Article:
A “Must Read,” the Massachusetts Center for the Book
“How did the South ‘win the narrative war’ about race equality, as Bryan Stevenson has so aptly put it, following the Civil War? In fascinating, if deeply troubling detail, the historian Donald Yacovone has charted the creation and systematic implementation of the pernicious myth of white supremacy in the very classrooms of America where our youngest and most impressionable citizens are shaped. Examining an astounding array of textbooks in the 19th and 20th centuries, Yacovone in compelling prose has captured the nation’s deliberate fashioning of ‘American identity’ as fundamentally, inevitably, and unalterably ‘white.’ The most profoundly original cultural history in recent memory, Teaching White Supremacy places the development and institutionalization of American racial ideology squarely where it belongs: not in the slave South, but in the ostensibly free North, assaulting common perceptions of Northern racial exceptionalism. If we want to understand the roots of our current culture wars and our current battles over the place of race in American history classes, this marvelous book is the place to start. Yacovone’s recovery of the long buried roots of racist discourse in our children’s textbooks, is crucial to the creation of a long-deferred narrative of America’s multi-racial past, and our multicultural present and future.” —Henry Louis Gates, Jr., Harvard University
“Donald Yacovone has written a stunning, timely book about the history of our history wars. It is at once a history of American education through the lens of white supremacist ideas, a revealing study of K-12 history textbooks, and an analysis of both the complicity in and the overturning of the racist-progress narrative in historical scholarship. The book is an achievement in writing public history, and it should be read widely in our roiling debate over how to teach about race and slavery in classrooms. For those wondering how we got here with book bannings, politicized school boards, librarians in duress, and maddening ignorance about the American past, here is the long view and the immediate challenge.” —David W. Blight, Sterling Professor of American History, Yale University; author of the Pulitzer Prize–winning Frederick Douglass: Prophet of Freedom
“Teaching White Supremacy reveals in great detail the battle over historical memory in public schools and how the white elite has devoted extraordinary resources to perpetuating racist ideas in each generation through the K-12 curriculum . . . Yacovone documents the timeworn playbook guiding contemporary legislators in their campaign to censor teaching truthfully about racism and other forms of oppression in U.S. history . . . Those stories of resistance permeate the book and offer strategies and inspiration for those defending the right to teach outside the textbook today.” —Deborah Menkart, executive director of Teaching for Change and co-director of the Zinn Education Project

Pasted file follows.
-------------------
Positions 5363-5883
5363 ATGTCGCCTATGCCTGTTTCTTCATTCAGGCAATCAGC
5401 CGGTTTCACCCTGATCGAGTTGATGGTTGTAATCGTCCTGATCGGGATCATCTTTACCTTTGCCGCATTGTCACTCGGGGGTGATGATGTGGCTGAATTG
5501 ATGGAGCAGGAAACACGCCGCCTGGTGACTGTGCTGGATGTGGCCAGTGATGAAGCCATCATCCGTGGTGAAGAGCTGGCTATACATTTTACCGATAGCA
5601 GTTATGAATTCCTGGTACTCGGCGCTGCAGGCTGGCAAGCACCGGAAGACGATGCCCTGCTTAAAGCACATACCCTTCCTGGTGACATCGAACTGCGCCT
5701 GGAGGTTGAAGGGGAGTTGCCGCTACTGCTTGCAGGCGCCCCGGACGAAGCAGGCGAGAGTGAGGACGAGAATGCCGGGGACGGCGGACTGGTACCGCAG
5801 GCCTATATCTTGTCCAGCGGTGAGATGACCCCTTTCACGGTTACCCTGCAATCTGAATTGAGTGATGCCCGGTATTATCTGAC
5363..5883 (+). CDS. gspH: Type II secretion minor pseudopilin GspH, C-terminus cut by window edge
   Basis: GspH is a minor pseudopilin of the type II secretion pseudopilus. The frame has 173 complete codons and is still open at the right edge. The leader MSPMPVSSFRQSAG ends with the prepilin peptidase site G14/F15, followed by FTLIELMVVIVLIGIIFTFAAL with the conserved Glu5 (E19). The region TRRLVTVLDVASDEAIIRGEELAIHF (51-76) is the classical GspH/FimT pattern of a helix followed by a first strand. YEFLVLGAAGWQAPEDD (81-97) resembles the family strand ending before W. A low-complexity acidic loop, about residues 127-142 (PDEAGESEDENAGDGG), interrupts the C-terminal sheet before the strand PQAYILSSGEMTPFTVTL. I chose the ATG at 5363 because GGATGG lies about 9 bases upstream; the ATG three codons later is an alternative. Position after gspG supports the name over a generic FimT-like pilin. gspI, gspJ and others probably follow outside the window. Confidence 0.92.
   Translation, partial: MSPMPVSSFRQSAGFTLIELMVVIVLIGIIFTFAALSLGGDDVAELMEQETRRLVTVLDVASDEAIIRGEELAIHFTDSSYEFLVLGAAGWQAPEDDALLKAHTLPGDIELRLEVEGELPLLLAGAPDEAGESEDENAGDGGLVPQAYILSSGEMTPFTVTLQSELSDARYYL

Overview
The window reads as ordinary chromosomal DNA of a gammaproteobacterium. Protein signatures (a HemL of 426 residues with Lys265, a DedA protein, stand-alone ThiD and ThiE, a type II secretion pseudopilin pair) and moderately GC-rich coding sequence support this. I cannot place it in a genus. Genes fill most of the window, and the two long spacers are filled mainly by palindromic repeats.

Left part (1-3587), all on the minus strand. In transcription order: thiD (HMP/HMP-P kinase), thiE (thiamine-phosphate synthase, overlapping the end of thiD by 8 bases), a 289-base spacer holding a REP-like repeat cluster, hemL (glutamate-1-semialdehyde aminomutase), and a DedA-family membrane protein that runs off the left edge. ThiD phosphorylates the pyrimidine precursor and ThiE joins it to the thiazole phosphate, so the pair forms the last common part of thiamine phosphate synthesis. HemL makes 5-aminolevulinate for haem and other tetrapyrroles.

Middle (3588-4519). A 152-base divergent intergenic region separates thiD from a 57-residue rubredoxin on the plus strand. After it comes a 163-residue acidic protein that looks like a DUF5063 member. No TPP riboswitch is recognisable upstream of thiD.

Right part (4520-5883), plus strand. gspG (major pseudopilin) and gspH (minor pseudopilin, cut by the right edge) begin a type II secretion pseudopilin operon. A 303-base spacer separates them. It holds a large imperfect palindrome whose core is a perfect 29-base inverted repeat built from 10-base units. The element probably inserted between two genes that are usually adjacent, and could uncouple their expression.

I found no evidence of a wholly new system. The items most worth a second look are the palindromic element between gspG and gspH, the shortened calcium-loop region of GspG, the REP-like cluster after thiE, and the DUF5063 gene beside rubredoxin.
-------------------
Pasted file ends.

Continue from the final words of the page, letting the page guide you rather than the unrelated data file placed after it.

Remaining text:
“Compelling and convincing.” —Dana Goldstein, The New York Times
“What sets this book apart is Yacovone’s stature and lifetime expertise as a scholar and researcher of African-American history. His deep knowledge of the long arc of prejudiced beliefs and attitudes informs opportunities to rethink the past and defy the supremacy of Whiteness in American cultural identity.” —Maileen Hamto, Manhattan Book Review (five stars)
“[Yacovone] masterfully details how U.S. K–12 and college texts since the 1830s have inculcated whiteness as a national inheritance passed from generation to generation . . . accessible, thoroughly documented, and well-reasoned. . . essential reading for all interested in truly understanding America’s past and the systemic distortions to repress and restrict the historical narrative with an insidious ideology.” —Library Journal (starred review)
“Outstanding.” —Kirkus (starred review)
“Monumental . . . expansive and eye-opening . . . This troubling and powerful history is essential reading.” —Publishers Weekly (starred review)
“The most comprehensive examination of this subject, rich in detail.” —Stephen Rohde, Truthdig
“Yacovone shows us the clear and damning evidence of white supremacy’s deep-seated roots in our nation's education system . . . fascinating. . . . Yacovone reveals the systematic ways in which white supremacist ideology has infiltrated American culture and how it has been at the heart of our collective national identity.” —BookBrowse
“[Yacovone] masterfully details how U.S. K–12 and college texts since the 1830s have inculcated whiteness as a national inheritance passed from generation to generation. . . . Accessible, thoroughly documented, and well-reasoned. . . . Essential reading for all interested in truly understanding America’s past and the systemic distortions to repress and restrict the historical narrative with an insidious ideology.” —Library Journal (starred review)